UKGC Issues a $5 Million Fine to Genesis Global, Aims to Keep Players Safe

UKGC Issues a $5 Million Fine to Genesis Global, Aims to Keep Players Safe

The UK Gambling Commission (UKGC) has issued a $5 million (£3.8 million) fine to Genesis Global after it uncovered breaches in both social responsibility and money laundering. The commission also warned the gambling industry that it will use all necessary tools to make sure that customer safety is kept at the highest level. This comes days after an all-parliamentary group issued a critical report of the commission, calling the regulator “too harsh” in regulating the industry.

Genesis’ License Was Also Suspended in 2020

Before the UKGC fined Genesis Global, it issued a warning to the brand and ordered it further extensive auditing. Genesis Global owns a total of 14 websites, including casinoplanet.com, genesiscasino.com, casinojoy.com, vegashero.com, and casinocruise.com.

The $5 million fine comes after the UKGC finished its 2-year investigation into the casino giant. Helen Venn, the executive director of the commission, stated that all gambling brands should take notes of the situation as the regulator will make sure that customers are safe.

Back in 2020, Genesis’ license was also suspended for money laundering and social failures, but the commission decided to lift the suspension three months later after it noted that the brand had significant compliance improvement. Although the UKGC has been criticized lately for being too harsh on the gambling industry, the case with Genesis is a bit different as it involved several compliance failures.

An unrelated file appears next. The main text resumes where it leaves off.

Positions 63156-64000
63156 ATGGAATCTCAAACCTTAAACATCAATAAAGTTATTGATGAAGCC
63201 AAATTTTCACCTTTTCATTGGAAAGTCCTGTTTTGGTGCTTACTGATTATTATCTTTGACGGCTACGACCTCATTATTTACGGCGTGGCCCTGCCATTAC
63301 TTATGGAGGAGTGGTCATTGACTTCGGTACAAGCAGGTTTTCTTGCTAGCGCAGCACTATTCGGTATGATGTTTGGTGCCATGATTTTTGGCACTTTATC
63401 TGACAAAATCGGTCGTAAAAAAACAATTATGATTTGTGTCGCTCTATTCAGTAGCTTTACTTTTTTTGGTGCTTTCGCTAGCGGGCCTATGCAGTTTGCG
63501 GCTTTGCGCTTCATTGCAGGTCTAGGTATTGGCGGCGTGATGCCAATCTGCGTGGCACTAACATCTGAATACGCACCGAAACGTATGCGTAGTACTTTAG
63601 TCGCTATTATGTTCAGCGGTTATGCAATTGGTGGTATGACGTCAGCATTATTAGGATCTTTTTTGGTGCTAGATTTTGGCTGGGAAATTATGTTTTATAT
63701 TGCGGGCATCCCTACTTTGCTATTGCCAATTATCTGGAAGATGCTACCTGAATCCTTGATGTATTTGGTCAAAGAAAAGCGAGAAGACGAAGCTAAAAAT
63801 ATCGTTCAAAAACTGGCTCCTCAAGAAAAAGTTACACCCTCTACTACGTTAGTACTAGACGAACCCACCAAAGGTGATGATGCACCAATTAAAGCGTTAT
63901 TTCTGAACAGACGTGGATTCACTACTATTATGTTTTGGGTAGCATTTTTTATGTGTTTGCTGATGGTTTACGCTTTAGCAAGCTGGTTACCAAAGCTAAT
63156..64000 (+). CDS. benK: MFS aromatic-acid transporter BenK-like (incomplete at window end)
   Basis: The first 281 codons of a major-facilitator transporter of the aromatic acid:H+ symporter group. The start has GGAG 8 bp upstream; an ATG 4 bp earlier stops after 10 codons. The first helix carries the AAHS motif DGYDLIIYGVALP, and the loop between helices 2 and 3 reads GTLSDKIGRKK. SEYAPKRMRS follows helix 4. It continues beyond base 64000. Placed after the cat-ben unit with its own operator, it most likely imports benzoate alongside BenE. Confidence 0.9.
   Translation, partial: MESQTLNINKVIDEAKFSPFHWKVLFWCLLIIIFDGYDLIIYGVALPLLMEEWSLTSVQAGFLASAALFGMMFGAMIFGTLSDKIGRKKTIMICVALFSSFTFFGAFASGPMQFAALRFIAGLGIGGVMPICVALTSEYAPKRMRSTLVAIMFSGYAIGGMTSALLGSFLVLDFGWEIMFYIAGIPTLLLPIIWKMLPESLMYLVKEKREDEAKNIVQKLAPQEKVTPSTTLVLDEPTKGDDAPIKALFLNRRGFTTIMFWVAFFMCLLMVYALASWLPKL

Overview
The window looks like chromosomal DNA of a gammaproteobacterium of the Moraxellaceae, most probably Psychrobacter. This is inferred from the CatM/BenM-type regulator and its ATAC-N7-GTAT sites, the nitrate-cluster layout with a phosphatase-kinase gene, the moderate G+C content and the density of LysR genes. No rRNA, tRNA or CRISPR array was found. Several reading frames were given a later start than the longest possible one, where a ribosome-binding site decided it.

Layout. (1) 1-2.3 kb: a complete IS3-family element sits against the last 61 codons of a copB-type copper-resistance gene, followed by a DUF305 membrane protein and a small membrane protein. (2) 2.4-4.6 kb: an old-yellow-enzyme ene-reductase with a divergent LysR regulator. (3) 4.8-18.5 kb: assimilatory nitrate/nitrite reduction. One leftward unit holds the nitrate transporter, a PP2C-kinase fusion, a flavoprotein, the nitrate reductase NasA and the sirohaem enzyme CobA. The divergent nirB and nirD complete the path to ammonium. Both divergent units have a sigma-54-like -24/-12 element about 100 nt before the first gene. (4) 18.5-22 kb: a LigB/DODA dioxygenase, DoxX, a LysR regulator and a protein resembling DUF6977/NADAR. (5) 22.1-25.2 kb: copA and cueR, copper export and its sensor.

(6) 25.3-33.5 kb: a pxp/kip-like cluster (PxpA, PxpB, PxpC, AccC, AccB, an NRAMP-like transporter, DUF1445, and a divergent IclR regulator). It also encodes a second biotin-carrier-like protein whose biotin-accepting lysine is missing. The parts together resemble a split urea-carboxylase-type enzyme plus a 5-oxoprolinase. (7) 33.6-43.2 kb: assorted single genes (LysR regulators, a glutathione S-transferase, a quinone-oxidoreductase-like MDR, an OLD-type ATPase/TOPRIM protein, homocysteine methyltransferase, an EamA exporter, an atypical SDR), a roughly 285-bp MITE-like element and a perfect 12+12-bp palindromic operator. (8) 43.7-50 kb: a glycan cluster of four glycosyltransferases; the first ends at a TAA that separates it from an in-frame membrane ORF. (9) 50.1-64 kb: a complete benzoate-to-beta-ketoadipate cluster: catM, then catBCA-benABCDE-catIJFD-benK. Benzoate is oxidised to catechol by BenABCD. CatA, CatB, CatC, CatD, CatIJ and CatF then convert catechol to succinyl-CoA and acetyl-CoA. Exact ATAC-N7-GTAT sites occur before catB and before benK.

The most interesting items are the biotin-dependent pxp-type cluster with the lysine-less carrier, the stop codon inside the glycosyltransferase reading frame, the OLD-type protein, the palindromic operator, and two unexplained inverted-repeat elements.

Money Laundering Cases and Social Failures Explained

In 2020, Genesis had three money laundering failures. One of those cases was a man who was allowed to deposit more than $1.7 million and eventually lose around $800,000. According to the documentation that the player provided Genesis with his bank deposits were valued at around $30,000 and cash withdrawals were valued at $36,000, which the UKGC stated is not enough to support the level of gambling that the customer had at the time.

A different case involved a customer, who was making around $150,000 annually in a firm in London. This player was asked for documentation to prove his fundings only after he lost around $280,000.

The third case involving money laundering was a customer who lost around $143,000 over six months and did not provide Genesis with proof of source funds. The brand was relying on the fact that the money came from the player’s parents who owned a few factories, but nevertheless, failed to verify these claims.

As for social responsibility failures, the first one included an NHS nurse who was making around $40,000 annually but managed to lose over $320,000 in just three months. Genesis failed to take the necessarily responsible gambling interactions.

Two additional cases of the same character were also cited as social responsibility failures. The first one involved a customer who lost over $260,000 over six months and after she closed her account to spend time with her family, she was allowed to open a different account and deposit around $260 to her account.

The second one was a failure to take the necessarily responsible gambling interactions with a customer who lost more than $310,000 in just six weeks. Genesis was also fined by the Spelinspektionen in Sweden for failing to comply with self-exclusion requirements, but its fines were recently reduced.